Do you even know what a BA does? Part 2

I just saw an advertisement for a position with the following headline:

  • Team Leader / Manager /Business Analyst

At the bottom of the page it listed the required skills:

  • C#/.NET, Documentation, Application Design

This tells me that the hiring manager thinks a BA is a programmer who can write a sentence. If the significance of this is lost on you, allow me to clarify:

Familiarity with a particular solutions technology is a “Nice to Have” in a BA because it helps if the BA is familiar with any design constraints. However, the solutions design is not the BA’s job. This is not simply a case of being a “jobsworth“; it is important for the person in the BA role to stay focused on the business need and leave the technical solution to the design lead.

Could this be any less specific? What artefacts should a BA be able to produce? Some examples:

  • Business Case
  • Business Activity Model
  • SWOT Analysis
  • PEST Analysis
  • Stakeholder Analysis
  • Business Process Model
  • Conceptual Data Model
  • Logical Data Model
  • Request for Proposal
  • Statement of Project Scope
  • Requirements Catalogue
  • Requirements Traceability Matrix
  • Data Dictionary
  • Business Rules Catalogue
  • Functional Specification
  • Screen Specification

I’m not convinced the word “documentation” covers it.

Application Design
This is another “Nice-to-Have”.  Application design is not the BA’s responsibility and a hiring manager who thinks it is should not be managing a project.

If I were to write a set of required skills for a position of Team Leader / Manager /Business Analyst, my list would include the following:

  • Process Modelling
  • Logical Data Modelling
  • Requirements Management
  • Stakeholder Management
  • Change Management
  • Mentoring

And I would be looking at the candidate’s CV (resumé) for evidence of relevant experience and certification.


  • Hiring managers / agencies: know what competencies and qualifications are relevant to BAs.
  • Hiring managers / agencies: stop thinking that business analysis can be done by programmers who know how to use MS Word.

Kind regards,

Declan Chellar

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9 comments to Do you even know what a BA does? Part 2

  • Krishna

    It’s really weird !..Looks like just copy & paste from some sources and forgot to modify it 🙂

  • Anand

    Declan, it also states clearly that the Business Analyst is just viewed as a ‘ROLE’ in any organization to bill the customers and not as a professionals who can bring value to the organization.

    Business Analyst as a profession requires lots of crystillization. Most of the time BAs are taken for ‘granted’ and used as content creaters or document generators!

  • Gopal

    It has been rightly called out by Anand saying “Just” document generators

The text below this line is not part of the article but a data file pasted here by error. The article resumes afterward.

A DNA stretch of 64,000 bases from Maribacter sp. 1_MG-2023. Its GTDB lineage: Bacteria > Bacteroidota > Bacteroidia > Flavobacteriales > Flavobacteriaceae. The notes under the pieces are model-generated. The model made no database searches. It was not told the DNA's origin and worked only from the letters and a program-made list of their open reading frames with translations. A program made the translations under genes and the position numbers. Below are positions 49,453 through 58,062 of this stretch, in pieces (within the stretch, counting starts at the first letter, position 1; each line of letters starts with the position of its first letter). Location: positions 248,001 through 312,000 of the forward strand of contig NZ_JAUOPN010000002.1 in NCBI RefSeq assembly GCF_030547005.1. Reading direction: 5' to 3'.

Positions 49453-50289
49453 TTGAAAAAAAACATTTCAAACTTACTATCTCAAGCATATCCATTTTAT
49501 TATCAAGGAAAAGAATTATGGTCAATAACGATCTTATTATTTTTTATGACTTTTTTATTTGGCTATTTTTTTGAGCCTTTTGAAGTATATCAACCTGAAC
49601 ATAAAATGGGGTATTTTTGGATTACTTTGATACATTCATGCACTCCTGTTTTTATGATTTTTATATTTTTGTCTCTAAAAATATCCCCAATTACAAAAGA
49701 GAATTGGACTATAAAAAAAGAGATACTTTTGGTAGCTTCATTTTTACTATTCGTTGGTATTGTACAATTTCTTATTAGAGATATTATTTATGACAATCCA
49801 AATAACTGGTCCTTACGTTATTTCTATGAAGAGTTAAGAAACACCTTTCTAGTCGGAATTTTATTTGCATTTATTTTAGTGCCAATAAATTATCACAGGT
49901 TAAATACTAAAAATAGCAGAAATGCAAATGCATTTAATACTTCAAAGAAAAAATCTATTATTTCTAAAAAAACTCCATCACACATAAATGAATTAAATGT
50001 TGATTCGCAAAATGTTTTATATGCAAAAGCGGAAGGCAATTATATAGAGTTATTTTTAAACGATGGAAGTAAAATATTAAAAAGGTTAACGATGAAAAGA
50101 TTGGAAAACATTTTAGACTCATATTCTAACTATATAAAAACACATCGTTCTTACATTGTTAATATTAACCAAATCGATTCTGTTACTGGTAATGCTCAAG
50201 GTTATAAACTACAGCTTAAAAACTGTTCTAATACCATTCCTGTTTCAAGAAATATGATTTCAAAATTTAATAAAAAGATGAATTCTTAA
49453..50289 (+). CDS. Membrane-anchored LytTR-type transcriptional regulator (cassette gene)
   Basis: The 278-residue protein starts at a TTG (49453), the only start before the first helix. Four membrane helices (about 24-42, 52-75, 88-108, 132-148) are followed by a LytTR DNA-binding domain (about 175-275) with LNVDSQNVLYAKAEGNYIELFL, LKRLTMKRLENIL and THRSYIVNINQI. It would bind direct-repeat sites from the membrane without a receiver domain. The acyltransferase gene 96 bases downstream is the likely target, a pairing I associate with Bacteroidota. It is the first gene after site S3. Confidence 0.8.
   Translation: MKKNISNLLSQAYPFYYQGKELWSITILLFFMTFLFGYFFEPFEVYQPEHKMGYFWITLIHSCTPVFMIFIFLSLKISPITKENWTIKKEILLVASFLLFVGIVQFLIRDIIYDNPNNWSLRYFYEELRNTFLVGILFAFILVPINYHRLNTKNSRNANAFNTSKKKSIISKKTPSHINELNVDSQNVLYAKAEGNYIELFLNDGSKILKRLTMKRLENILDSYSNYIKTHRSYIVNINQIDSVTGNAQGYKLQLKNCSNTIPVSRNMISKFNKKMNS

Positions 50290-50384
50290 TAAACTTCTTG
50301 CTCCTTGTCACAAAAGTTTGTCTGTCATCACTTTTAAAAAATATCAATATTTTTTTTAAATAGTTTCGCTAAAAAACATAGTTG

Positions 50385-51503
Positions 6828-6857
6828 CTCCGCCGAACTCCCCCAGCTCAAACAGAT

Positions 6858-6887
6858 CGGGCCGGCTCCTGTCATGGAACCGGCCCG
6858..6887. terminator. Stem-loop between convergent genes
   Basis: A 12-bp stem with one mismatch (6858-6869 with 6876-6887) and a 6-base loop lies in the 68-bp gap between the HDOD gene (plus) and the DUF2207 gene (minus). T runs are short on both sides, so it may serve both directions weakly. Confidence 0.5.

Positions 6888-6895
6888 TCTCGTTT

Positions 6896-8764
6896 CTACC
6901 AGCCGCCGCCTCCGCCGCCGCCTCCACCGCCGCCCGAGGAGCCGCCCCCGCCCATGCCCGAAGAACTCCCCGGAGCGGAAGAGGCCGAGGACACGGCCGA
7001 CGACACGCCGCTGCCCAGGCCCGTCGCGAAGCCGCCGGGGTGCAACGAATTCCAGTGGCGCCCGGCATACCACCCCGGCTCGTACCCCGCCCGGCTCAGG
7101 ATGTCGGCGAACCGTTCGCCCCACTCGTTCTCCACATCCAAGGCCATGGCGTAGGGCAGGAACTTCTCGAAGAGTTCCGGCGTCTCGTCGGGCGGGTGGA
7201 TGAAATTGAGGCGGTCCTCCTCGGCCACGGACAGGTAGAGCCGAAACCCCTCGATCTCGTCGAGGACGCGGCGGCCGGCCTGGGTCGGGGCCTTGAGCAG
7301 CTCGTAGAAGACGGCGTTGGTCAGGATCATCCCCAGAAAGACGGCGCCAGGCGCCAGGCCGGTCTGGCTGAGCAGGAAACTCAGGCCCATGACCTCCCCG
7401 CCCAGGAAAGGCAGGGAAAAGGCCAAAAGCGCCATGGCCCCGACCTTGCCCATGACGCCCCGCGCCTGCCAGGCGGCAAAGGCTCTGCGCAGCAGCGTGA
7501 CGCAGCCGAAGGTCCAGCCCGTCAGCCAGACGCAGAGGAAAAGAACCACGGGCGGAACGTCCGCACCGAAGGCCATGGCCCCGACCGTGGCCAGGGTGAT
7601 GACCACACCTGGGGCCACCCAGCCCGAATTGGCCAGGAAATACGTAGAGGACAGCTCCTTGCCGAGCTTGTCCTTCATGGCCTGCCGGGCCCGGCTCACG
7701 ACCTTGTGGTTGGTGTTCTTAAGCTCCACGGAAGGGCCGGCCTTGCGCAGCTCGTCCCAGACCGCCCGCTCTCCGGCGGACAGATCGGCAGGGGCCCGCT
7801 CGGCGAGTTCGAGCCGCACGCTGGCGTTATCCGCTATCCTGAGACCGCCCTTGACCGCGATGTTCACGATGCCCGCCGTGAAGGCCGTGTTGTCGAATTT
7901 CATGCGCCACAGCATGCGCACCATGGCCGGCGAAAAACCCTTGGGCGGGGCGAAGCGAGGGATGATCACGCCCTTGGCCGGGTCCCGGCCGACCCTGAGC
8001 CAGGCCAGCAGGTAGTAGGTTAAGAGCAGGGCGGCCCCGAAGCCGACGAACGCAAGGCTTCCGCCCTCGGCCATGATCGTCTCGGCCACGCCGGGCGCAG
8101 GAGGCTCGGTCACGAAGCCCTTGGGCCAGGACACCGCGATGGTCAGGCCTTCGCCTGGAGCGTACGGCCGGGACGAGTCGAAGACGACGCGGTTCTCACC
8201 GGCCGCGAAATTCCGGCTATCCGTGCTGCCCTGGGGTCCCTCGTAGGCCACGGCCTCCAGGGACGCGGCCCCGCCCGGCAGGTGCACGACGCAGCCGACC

In the recent days, this ROLE has become more open to all that anyone can become a Busines Analyst for a highly paid remuneration… and hence, companies have started looking for such BAs with more Tech knowledge….Not sure where it is leading ….
    Something worst in store ??

  • Jyothi Siripurapu


    Yes, I totally agree with you as I find plenty of these kind of job decriptions in Odesk. After speaking to hiring managers I found that they pefer all rounders. That is instead on taking one resource for team leader, business analyst and manager individually, they want one person who does all the work. Hence these kind of job decriptions.

    The main thing that drives is the *budget* allocated to the project. Instead of hiring specialized resource for each resource, they prefer one person handling all roles to cut the cost as specialized resources are expensive.

    This is one of the reason that many BA’s lose focus and change roles. Being in BA role for past 6 years, I know how tough to stay focused in business analysis and explaining to hiring mangers on what does a BA do? My observation was some of the hiring managers do understand, but *budget* is the main driving force for them.

    • Jyothi, I agree that at a certain level, people should be all-rounders. A senior analyst, senior designer or senior tester should all be capable of managing a team. In fact, the ability to lead and mentor a team should be part of the definition of “senior”, in my opinion.

      However, my issue is not with “roundedness”, it is with the assumption that in order to perform the BA role you need programming skills and documentation skills. The former is just wrong and the latter is so vague as to demonstrate total ignorance of the skills a BA really needs.

      When a hiring manager understands what a BA actually does, this is reflected in the language of the job advert. In the example I gave, only ignorance is demonstrated.



  • Scott

    This document’s title is “Part 2” but where is Part 1?

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